New York state officials have struck deals with two offshore wind energy developers to build 1,700 megawatts of capacity off Long Island, aiming to have turbines in operation by 2024 that could potentially power more than 1 million homes.

The projects would also bring 1,600 jobs and $3.2 billion in economic activity, according to state energy planners. Ørsted, one of the winners in the New York power agreement bidding, says its investments in the state will include training programs for new workers — seen as a critical need for the budding U.S. wind industry.

Ørsted also plans a new operations and maintenance center near Port Jefferson, N.Y., to include dockage for a 250-foot service operation vessel.

Building a Jones Act-compliant vessel of that size for the U.S. market would be a jump up from a first generation of U.S.-built crew transfer vessels now under construction for Ørsted, and could be a signal for other offshore operators to take on the risk of investing in a first U.S.-flag wind turbine installation vessel ahead of an anticipated tight global market for those specialized assets.

“Sunrise Wind will bring renewable energy and new economic development to New York,” said Lee Olivier, executive vice president of Enterprise Energy Strategy at Eversource, Ørsted’s partner in that 880-MW project on a federal lease 30 miles east of Long Island. “We look forward to partnering with New York state as a clean energy leader in the Northeast as well as with the local communities and businesses on Long Island and throughout the state.”

The other contract winner is Equinor, one of the early arrivals in the New York Bight when it acquired a 79,350-acre federal lease, tucked between two traffic separation lanes in and out of New York Harbor. Dubbed Empire Wind, that 816-MW project together with Sunrise Wind will total almost 1,700 MW capacity, according to the New York State Energy Research and Development Agency that manages the state’s renewable energy planning.

The New York contracts eclipse New Jersey’s recent deal with Ørsted, which would build 1,100 MW of capacity off Atlantic City and the state’s southern beaches. That marked culmination of a sharp policy reversal under New Jersey Gov. Phil Murphy, who committed to wind power soon after taking office.

“Today, New York made the single largest commitment to offshore wind by a state in U.S. history to grow our clean energy economy, combat climate change and achieve economy-wide carbon neutrality,” said the New York State Energy Research and Development Agency President Alicia Barton in announcing the contracts July 18.

But even as New York steps on the gas pedal for wind power, federal regulators may be applying the brake in southern New England.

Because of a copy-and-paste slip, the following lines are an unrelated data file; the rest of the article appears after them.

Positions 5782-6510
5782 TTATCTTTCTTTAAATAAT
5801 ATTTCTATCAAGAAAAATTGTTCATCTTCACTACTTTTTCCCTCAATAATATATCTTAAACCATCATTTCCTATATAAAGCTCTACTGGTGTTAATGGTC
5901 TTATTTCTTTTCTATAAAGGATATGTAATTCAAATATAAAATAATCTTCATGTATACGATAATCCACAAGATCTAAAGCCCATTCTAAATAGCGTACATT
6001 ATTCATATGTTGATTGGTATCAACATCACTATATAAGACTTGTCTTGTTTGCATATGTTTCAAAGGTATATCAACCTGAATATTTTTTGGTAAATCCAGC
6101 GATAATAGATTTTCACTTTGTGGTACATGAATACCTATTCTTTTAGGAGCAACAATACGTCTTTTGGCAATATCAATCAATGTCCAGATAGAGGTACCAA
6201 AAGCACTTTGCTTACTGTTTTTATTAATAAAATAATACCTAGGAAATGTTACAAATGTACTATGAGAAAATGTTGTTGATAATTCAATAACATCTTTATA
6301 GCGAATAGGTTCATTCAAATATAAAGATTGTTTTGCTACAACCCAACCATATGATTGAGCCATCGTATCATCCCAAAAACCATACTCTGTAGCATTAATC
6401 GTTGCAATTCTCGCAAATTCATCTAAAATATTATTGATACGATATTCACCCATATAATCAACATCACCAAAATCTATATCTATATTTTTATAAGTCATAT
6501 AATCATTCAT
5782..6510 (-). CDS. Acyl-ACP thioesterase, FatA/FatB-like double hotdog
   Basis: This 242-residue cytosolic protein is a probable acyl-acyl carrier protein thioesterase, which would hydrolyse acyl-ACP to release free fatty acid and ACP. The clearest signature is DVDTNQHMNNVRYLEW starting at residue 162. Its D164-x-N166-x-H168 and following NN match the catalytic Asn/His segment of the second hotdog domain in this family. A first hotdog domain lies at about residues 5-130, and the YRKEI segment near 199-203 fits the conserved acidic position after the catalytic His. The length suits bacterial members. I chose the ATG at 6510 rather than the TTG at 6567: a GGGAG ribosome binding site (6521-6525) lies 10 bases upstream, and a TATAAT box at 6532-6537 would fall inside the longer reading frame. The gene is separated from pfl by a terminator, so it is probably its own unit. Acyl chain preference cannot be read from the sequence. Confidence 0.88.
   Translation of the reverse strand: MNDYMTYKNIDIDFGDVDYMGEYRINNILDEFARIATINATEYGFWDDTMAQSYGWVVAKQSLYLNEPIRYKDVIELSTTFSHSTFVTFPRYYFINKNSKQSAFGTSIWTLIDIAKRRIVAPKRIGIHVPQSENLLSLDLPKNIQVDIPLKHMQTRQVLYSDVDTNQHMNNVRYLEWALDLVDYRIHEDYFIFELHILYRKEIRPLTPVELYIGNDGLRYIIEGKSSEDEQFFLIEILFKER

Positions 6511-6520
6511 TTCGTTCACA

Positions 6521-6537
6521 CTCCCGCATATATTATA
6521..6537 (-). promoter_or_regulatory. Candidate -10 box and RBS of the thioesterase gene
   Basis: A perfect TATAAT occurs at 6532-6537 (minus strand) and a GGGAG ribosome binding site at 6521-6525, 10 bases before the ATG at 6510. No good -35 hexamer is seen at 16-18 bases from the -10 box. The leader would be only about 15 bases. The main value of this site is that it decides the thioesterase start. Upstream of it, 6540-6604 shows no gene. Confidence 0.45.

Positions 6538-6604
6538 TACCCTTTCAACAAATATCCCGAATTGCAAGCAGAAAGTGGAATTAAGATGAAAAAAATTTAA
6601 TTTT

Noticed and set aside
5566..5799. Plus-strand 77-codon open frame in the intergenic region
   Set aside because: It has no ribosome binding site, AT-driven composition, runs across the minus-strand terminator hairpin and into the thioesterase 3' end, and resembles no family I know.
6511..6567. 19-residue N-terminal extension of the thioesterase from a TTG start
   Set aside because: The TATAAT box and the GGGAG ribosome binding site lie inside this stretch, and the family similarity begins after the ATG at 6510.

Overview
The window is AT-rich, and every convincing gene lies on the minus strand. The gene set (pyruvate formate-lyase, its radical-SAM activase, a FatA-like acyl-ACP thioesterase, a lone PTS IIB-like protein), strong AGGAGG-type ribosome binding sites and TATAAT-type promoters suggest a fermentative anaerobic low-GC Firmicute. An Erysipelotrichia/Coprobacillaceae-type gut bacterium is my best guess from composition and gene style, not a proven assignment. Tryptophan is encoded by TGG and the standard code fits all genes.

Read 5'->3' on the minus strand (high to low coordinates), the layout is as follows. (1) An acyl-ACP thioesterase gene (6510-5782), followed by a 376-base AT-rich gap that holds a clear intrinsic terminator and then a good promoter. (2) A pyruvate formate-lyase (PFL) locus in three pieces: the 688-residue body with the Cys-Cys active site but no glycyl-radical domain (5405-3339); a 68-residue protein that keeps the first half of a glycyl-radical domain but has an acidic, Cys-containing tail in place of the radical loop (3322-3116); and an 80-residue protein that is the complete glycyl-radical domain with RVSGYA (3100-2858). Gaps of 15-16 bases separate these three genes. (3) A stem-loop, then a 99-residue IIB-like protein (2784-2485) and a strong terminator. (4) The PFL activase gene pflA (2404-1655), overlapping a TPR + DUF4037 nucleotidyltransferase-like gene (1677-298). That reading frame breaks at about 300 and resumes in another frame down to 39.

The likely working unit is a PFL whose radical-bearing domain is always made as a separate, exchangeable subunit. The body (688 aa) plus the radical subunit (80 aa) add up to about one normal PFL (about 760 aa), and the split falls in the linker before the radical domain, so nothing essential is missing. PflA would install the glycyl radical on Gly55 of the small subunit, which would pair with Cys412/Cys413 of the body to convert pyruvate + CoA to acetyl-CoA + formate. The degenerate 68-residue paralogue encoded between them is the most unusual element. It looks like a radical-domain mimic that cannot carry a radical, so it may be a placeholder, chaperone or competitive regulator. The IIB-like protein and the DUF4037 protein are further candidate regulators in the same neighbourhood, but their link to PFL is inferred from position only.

Developer Vineyard Wind was on track to start onshore construction toward its planned 800-MW array south of Martha’s Vineyard in Massachusetts by December, until the company announced the federal Bureau of Ocean Energy Management would not complete a final environmental impact statement as expected by July 12.

The New Bedford Standard-Times reported Thursday that Massachusetts Gov. Charlie Baker said federal officials had offered new “guidance” on outstanding issues. Baker said state officials are working on those — but neither Baker nor Vineyard Wind would talk about them.

The fishing industry and some environmental groups are pushing on a number of issues around the project, including safe vessel transit lanes through the arrays, and potential effects on wildlife — especially the extremely endangered North Atlantic right whales that feed and migrate in the area, and now number just over 400 surviving animals.

The pressure on government agencies to do more to protect the whales is rapidly ratcheting up. Canadian authorities announced Friday that two more dead right whales were confirmed in the Gulf of St. Lawrence, raising the 2019 toll to eight and raising the prospect of another catastrophic year like 2012 when a dozen animals died, with ship strikes and fishing gear entanglement the primary suspects.

Anthony Logan, senior analyst for North American wind power with energy consultants Wood Mackenzie, said the developers will probably leverage the last available phaseout value of the federal investment tax credit at 12 percent, the renewable energy subsidy Congress provide to encourage investment in the technology.

“New York had a significant need for new renewable generation to serve both Long Island and New York City, and rather than attempt to award each in subsequent solicitations, they made a massive bet on the capacity of this very nascent sector to build two projects simultaneously.